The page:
Your 2023 North Carolina Playlist

From jazz to country to rap, local musicians have been busy this past year. Here are the new albums and upcoming projects to look out for.
by David Menconi

Last year was a fantastic one for local music, and the great thing is that plenty more is on the way for 2023. Here’s what some of North Carolina’s notable acts have been up to, upcoming performances to bookmark and the songs that signal what’s next.

“Little Things” by American Aquarium 

 Raleigh’s American Aquarium has always been one of the hardest-working bands in all the land, so much so that it took a pandemic to finally get them off the road. But more time at home agreed with lead singer BJ Barham, who relished the extra time with his young daughter. In this charming ode to family life from the band’s Chicamacomico album, Barham sings that he’s gone from rock star to being “just a father and a husband who knows his way around a microphone.” And yet the stage still beckons. American Aquarium’s eighth annual “Roadtrip to Raleigh” hometown performance is set for Feb. 2 through 4 at downtown Raleigh’s Lincoln Theatre. 

“Julie’s Aria” by Rhiannon Giddens 

Greensboro native Rhiannon Giddens is running out of worlds to conquer, as North Carolina’s homegrown MacArthur “Genius Grant” winner had another power year on prestigious stages, pages and screens. In 2022, Giddens played New York City’s legendary Carnegie Hall, published her first children’s book, Build a House, and, in a nod to her early classical training, debuted her first opera, Omar, at the Spoleto Festival. One of that work’s compositions was “Julie’s Aria,” featuring the otherworldly tones of guitarist Bill Frisell. Omar will play at University of North Carolina at Chapel Hill’s Memorial Hall on Feb. 25 and 26. Also in 2023, look for her new PBS series, My Music with Rhiannon Giddens.

Photograph by Rob Schanz

“It Doesn’t Change Anything” by Sarah Shook and the Disarmers 

Chapel Hill’s Sarah Shook stayed busy in 2022 with multiple releases, starting with album number three backed up by longtime honky-tonk band The Disarmers. “It Doesn’t Change Anything” is the title track, with typically doomy sentiments (“The devil on your shoulder is your only friend/There he sits just to remind you all good things come to an end”). But fall brought a left turn into new-wave pop as Shook’s side-project band Mightmare released the LP Cruel Liars. For 2023, Shook will get back to country with another Disarmers album.

“Didn’t Care” by Sylvan Esso

The Grammy-nominated electronic duo Sylvan Esso from Durham has always had a folksy streak, so it made perfect sense for Amelia Meath and Nick Sanborn to debut their new album No Rules Sandy and its percolating single “Didn’t Care” — released on Sylvan Esso’s own multimedia record label imprint Psychic Hotline Records — onstage at the legendary Newport Folk Festival last July. Elsewhere, Sylvan Esso presided over a series of live local happenings highlighted by a sold-out three-night run at the old Durham Athletic Park, which felt like a lovely celebration of community. There will be more of the same in 2023, starting with a solo album by local fixture Joe Westerlund they’ll release on Psychic Hotline in February.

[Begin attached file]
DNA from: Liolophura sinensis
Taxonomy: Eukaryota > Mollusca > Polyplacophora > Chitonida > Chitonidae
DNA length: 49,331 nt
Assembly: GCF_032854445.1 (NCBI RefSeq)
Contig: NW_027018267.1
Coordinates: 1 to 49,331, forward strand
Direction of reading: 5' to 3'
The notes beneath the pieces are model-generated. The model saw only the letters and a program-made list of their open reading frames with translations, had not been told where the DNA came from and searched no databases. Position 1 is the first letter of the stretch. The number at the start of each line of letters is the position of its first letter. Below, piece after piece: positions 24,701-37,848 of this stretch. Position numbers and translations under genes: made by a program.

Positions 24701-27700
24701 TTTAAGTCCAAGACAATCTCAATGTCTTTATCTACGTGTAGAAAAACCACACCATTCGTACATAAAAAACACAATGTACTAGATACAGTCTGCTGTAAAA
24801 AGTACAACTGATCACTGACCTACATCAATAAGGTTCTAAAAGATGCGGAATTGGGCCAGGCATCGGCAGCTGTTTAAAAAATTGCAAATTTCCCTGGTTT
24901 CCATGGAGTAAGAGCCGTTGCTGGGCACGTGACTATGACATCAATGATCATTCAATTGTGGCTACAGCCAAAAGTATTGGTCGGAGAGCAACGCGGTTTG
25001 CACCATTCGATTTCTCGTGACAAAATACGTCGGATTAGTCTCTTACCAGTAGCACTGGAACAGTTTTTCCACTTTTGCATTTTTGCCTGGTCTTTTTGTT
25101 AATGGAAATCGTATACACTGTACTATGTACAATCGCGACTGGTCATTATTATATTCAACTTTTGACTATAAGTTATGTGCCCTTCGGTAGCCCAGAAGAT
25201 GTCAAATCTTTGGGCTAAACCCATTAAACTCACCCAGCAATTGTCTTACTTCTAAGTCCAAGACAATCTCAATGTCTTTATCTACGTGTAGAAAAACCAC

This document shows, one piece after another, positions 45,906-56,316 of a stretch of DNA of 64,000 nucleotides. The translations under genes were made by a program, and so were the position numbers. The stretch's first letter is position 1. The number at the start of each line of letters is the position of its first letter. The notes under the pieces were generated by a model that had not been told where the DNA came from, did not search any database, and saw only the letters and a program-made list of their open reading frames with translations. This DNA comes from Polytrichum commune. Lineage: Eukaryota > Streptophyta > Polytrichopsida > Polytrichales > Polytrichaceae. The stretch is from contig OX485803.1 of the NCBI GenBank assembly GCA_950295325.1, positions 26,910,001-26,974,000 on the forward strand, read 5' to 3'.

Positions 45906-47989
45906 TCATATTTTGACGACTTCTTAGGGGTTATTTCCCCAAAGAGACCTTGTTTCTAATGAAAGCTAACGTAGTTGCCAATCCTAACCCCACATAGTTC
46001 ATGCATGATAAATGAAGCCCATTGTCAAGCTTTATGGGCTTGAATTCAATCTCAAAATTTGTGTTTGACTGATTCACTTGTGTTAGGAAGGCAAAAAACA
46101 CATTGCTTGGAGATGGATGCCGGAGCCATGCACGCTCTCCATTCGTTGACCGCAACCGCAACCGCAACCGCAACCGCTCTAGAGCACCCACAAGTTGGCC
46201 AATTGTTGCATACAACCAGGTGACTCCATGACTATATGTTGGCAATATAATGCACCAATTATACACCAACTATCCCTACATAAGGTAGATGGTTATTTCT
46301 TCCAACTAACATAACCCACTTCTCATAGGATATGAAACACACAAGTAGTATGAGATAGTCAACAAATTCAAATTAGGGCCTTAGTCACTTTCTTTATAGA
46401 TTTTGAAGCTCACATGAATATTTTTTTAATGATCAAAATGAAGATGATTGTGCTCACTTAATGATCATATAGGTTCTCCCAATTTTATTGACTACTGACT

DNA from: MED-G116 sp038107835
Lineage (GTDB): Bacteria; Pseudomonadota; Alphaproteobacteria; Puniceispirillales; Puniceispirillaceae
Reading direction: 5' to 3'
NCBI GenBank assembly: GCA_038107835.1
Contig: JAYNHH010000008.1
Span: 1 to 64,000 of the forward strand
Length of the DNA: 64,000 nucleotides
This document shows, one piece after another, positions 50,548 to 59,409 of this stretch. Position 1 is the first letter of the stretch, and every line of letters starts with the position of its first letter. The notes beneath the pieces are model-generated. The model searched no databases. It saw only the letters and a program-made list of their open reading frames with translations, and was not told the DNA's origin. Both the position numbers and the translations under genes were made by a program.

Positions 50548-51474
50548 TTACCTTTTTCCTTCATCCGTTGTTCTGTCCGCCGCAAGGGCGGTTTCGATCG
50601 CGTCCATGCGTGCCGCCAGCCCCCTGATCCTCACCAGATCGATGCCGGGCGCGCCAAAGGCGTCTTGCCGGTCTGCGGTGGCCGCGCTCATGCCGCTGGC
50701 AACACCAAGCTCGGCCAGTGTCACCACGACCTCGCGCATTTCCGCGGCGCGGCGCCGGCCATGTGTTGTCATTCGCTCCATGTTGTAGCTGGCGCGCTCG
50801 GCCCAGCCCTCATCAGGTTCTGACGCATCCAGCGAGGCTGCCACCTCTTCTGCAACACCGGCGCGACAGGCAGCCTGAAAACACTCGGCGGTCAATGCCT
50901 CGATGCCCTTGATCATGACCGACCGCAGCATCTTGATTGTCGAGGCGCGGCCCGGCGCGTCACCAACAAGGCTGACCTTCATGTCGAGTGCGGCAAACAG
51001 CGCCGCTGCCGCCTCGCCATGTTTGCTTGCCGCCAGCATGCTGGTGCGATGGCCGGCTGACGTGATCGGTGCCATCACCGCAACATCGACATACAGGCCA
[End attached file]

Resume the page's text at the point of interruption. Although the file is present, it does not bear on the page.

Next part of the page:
“If You Love Me, Dear, For Goodness Sakes, Hush” by C. Albert Blomquist 

Carrboro resident Clark Blomquist is a chameleon-like presence on the local music scene, playing a dizzying array of far-ranging styles — psychedelic pop, one-man-band electronic dance music, hardcore punk — under different names. As C. Albert Blomquist, he’s an amiable honky-tonk ghost singing barroom country songs, like this sly number from his 2022 self-titled album. Blomquist has another country album coming out in 2023, and he’s also back playing again with the great Chapel Hill retro-pop band Kingsbury Manx.

“Endless Summer” by Superchunk

What always set Superchunk apart from its Chapel Hill indie-rock peers was catchiness, and that also goes for the group’s 2022 LP Wild Loneliness, the 18th Superchunk album in a career going back three decades. The high point is “Endless Summer,” a perfect summertime song that shimmers with the kind of pop hook lesser bands seek but never find. The first quarter of 2023 will find Superchunk drummer Jon Wurster on the road with one of the other bands he plays in, John Darnielle’s Mountain Goats.

“Dovetail” by H.C. McEntire 

No performer better evokes a North Carolina sense of place better than H.C. McEntire, whose records feel like travelogue dispatches from our state’s rural environs. Her deep voice is in fine form on “Dovetail,” a stunningly emotional ballad released to preview McEntire’s 2023 album Every Acre, coming out later this month.

“It’s the Small Things, Charlie Brown” by Ben Folds

In recent years, Chapel Hill ex-pat Ben Folds has spent more time on cool extracurricular projects than making records of his own, including the “Keys for Kids” initiative, in which he raises money for music education across North Carolina. Still, he’s been working on what will be his first full-length album since 2015, which should see the light of day in 2023. In the meantime, he also dropped the theme song to a TV special, “It’s the Small Things, Charlie Brown.”

“90 Proof” by Smino featuring J. Cole 

Rapper J. Cole’s last full-length album came out in 2021, but he hasn’t been idle. He’s kept busy with cameos on other artists’ records, including those of Compton rapper YG, Bia (who rose to prominence on the television show Sisterhood of Hip Hop) and St. Louis rapper Christopher Bjorn “Smino” Smith’s 90 Proof.  He’s also got another Dreamville Festival on the way — and there’s an excellent chance at least one of those acts will be on the bill. Last year’s festival drew 80,000 people to Dorothea Dix Park; expect the same this April.  

This article originally appeared in the January 2023 issue of WALTER magazine.